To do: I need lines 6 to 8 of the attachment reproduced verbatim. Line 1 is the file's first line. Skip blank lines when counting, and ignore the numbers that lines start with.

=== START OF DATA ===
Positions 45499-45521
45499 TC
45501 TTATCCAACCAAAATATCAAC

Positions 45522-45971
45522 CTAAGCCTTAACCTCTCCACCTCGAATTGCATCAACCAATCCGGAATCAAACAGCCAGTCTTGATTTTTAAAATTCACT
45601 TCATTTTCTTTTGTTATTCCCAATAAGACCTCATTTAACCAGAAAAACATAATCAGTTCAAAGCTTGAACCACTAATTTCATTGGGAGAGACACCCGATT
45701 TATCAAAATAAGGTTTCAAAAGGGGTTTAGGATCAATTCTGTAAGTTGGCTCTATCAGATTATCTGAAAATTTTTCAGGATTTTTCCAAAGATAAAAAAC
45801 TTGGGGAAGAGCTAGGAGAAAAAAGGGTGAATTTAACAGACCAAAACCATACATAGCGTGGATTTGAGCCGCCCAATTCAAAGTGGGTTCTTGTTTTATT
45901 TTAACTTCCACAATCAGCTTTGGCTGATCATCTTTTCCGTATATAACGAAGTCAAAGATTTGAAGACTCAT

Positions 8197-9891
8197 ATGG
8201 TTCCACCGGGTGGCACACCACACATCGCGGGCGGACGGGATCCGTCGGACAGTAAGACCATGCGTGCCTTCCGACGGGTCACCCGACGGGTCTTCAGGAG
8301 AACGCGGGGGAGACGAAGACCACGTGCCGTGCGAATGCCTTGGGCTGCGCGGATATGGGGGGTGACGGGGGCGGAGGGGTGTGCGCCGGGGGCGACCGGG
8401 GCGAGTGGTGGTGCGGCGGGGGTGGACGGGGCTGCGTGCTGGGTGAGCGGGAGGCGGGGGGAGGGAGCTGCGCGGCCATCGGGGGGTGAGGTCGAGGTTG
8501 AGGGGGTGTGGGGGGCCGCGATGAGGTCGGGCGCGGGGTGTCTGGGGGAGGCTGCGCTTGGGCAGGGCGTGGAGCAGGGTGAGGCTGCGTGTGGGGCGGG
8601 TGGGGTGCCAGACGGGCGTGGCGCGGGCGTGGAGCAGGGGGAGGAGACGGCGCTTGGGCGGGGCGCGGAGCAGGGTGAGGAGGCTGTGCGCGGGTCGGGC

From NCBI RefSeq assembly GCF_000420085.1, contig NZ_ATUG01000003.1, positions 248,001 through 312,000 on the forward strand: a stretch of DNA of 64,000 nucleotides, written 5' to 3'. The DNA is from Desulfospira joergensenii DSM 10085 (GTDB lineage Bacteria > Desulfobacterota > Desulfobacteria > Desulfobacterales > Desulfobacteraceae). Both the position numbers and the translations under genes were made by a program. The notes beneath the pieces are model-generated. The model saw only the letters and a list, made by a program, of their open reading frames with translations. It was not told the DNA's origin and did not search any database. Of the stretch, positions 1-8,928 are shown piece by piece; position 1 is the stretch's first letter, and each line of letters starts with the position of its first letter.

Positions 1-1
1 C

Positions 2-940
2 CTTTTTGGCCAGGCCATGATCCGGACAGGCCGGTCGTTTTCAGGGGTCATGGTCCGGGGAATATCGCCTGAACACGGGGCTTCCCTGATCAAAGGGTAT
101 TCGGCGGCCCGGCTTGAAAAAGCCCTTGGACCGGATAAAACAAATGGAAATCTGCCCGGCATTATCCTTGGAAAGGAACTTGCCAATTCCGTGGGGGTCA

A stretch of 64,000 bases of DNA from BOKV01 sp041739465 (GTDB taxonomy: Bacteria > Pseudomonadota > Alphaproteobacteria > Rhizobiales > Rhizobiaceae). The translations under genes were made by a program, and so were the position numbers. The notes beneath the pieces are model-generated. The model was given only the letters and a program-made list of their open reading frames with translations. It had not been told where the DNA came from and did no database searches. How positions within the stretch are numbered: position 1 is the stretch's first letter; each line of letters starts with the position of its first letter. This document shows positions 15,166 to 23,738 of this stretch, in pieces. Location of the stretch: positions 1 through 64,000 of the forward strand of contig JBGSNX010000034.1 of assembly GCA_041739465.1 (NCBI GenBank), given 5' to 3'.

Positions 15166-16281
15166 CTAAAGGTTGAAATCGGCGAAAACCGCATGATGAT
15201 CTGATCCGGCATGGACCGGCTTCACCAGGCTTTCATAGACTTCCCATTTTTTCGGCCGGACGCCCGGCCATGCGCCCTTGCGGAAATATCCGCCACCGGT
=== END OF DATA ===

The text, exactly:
45601 TCATTTTCTTTTGTTATTCCCAATAAGACCTCATTTAACCAGAAAAACATAATCAGTTCAAAGCTTGAACCACTAATTTCATTGGGAGAGACACCCGATT
45701 TATCAAAATAAGGTTTCAAAAGGGGTTTAGGATCAATTCTGTAAGTTGGCTCTATCAGATTATCTGAAAATTTTTCAGGATTTTTCCAAAGATAAAAAAC
45801 TTGGGGAAGAGCTAGGAGAAAAAAGGGTGAATTTAACAGACCAAAACCATACATAGCGTGGATTTGAGCCGCCCAATTCAAAGTGGGTTCTTGTTTTATT